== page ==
US soldiers help Georgians develop their national defense
By MARTIN EGNASH | STARS AND STRIPES Published: February 22, 2019
TBILISI, Georgia — High in the hills, surrounded by vineyards and sheep, soldiers brave the stinging winds as they peer out of their freshly dug foxholes and unleash a barrage of machine gun fire that echoes through the canyons of central Georgia.
This has become routine for Georgian soldiers being advised by U.S. troops in defensive tactics to protect the small, mountainous country that shares its northern border with Russia.
Last week, amid heightened tensions in the region, soldiers with the U.S. Army’s 1st Infantry Division began training the Georgians' part of the Georgia Defense Readiness Program, which is meant to bolster the country’s ability to defend itself against attack and modernize its military’s tactics.
“We have problems with our neighbor, Russia, and this gives our soldiers practice to increase their soldiering skills, and learn how to fight here in Georgia,” said Lt. Col. Vova Natenadze, commander of a battalion going through the training.
Several of the country’s northern provinces are still occupied by Russia, after a five-day war over the South Ossetia and Abkhazia regions in 2008. Russian troops, which had been there as peacekeepers, remain there to this day, occupying roughly one-fifth of Georgian territory.
The training comes as Russian ships have been shadowing the destroyer USS Donald Cook on two recent deployments to the Black Sea, including during a port call in Batumi, Georgia, and an exercise with its coast guard.
This month, in the hills above Tblisi, U.S. troops have been mentoring and coaching a battalion of light infantrymen conducting war games.
The Americans are working closely with their counterparts to develop the defense program, with the hopes of building lasting improvements to the country’s military, said Maj. Jon-Paul Navarro, the officer in charge of the several dozen U.S. troops here.
“We’ve giving them our best tactics, techniques and procedures to develop this combat training center,” Navarro said.
The local soldiers spend much of their time digging foxholes and camouflaging their positions in order to ambush a mock opposition force modeling Russian tactics and made up of other Georgian soldiers.
Many going through the training fought against Russia in the 2008 conflict, including the training center’s commander, Col. Roman Janjulia.
Janjulia, whose father died nearly three decades ago fighting in the South Ossetia province now occupied by Russia, believes the American-led readiness program would have been beneficial to the country in its more recent conflict.
“I think this training would have helped in 2008,” Janjulia said. “And I think this will definitely help them in the future. They will not be vulnerable to the same threats. They will know how to oppose aggression and fight their war with minimum loss of personnel or equipment. They will protect this piece of terrain.”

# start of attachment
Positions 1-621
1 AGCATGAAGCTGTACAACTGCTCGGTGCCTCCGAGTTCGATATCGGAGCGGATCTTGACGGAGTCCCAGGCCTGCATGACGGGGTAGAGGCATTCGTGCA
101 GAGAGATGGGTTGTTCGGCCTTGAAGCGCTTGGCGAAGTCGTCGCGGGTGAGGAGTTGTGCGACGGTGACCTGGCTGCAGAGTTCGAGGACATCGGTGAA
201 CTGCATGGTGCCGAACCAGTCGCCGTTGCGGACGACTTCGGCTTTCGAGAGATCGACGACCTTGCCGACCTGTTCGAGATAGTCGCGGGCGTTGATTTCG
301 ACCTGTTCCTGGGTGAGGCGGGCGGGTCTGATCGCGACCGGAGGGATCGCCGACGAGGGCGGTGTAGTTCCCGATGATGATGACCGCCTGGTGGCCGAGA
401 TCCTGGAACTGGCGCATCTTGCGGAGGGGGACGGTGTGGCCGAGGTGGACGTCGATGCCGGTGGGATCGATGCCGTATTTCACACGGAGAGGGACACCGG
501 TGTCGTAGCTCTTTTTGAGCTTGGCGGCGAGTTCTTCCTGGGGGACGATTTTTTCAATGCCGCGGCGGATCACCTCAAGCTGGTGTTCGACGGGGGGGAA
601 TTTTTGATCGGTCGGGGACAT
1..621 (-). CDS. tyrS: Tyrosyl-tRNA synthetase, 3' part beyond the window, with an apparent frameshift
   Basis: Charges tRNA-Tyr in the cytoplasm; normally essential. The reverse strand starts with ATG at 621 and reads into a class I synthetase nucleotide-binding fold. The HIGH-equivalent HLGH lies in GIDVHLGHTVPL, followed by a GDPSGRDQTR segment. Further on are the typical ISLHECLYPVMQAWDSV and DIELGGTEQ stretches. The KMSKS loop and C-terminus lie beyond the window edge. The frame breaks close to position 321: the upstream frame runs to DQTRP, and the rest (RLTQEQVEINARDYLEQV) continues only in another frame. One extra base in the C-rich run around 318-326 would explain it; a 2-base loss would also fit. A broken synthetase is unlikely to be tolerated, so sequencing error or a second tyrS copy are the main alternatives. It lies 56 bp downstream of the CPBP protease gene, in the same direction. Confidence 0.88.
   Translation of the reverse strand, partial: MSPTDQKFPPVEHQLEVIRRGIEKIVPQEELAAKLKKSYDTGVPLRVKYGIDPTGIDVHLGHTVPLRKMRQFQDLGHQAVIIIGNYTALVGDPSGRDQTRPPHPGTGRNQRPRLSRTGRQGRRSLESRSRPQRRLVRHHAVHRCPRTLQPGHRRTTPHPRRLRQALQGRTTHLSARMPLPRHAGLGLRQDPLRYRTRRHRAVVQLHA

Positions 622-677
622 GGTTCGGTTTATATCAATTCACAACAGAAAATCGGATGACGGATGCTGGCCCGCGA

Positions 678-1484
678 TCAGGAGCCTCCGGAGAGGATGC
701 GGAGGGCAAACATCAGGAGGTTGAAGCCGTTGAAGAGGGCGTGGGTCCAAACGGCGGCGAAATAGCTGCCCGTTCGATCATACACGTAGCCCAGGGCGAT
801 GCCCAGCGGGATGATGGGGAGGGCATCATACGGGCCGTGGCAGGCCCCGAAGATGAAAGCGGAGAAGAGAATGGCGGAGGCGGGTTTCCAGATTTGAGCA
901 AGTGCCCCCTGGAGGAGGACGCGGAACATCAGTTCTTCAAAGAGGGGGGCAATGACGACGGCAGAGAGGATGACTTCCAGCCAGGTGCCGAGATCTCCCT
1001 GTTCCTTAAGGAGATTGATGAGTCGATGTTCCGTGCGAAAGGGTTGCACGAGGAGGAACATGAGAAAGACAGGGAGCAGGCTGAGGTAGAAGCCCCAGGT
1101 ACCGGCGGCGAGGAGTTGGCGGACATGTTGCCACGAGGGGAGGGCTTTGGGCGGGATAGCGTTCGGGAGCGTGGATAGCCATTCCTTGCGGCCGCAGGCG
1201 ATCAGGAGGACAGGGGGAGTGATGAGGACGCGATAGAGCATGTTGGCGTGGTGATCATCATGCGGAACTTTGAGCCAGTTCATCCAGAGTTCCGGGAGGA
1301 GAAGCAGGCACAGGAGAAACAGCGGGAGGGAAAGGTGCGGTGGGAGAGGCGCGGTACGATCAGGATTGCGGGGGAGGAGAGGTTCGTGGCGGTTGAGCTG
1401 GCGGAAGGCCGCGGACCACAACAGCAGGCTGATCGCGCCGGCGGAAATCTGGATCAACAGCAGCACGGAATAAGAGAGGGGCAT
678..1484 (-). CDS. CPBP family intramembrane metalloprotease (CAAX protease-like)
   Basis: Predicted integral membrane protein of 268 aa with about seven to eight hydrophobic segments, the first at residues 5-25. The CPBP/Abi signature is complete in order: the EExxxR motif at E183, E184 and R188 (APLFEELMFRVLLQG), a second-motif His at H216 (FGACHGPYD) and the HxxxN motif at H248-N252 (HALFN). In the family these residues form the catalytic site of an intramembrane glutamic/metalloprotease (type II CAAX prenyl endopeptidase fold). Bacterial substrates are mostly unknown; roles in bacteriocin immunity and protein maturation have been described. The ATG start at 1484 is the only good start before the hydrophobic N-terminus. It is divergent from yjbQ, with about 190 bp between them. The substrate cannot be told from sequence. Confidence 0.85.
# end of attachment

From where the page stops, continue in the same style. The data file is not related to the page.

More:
Over the next few years, the country plans to send each of its nine light infantry battalions though the program, which began last spring, as the military here began to shift focus from Afghanistan deployments to the rising threats at home amid signs of an emboldened Russia.
“We’re looking at threats around the world, like Ukraine, Syria and the aggression we had in 2008, and we can say that this threat could come to us,” Janjulia said. “And we, as the Georgian army, should be ready to defend our people and our nation ... and this program especially helps us train for that.”
Though the war with Russia ended more than 10 years ago, tensions remain. A group of armed, masked men crossed into Georgian territory in 2015 in an attempt to move border markers further south, to allow Russia to control a mile-long stretch of land that includes an oil pipeline.
In addition to building up infantry skills, the program allows the Georgian Defense Ministry to assess its planning by trying out tactics on a mock battlefield. The center tests the plans and provides feedback to the ministry to help create improvements, Janjulia said.
“It’s not just the individual soldiers getting better, but the actual plan of how to defend Georgia is getting better,” he said.
Georgia is not a member of NATO, and its application has been blocked by European alliance members concerned about growing tensions with Russia. Still, Georgia has contributed a large contingent of troops to the U.S.-led NATO mission in Afghanistan. Soldiers here are confident their U.S. and European allies would step in to help them if hostilities did escalate between their country and its northern neighbor.
“Georgia wouldn’t stand alone,” Janjulia said. “We were not alone in 2008. There was support of other partners, which stood in front of Russia and told them to stop.”
Support for the troops here through efforts such as the readiness program also bolster their confidence, he said.
“They see the US troops and NATO partners, who are coming and advising us,” Janjulia said. “This is something our soldiers value.”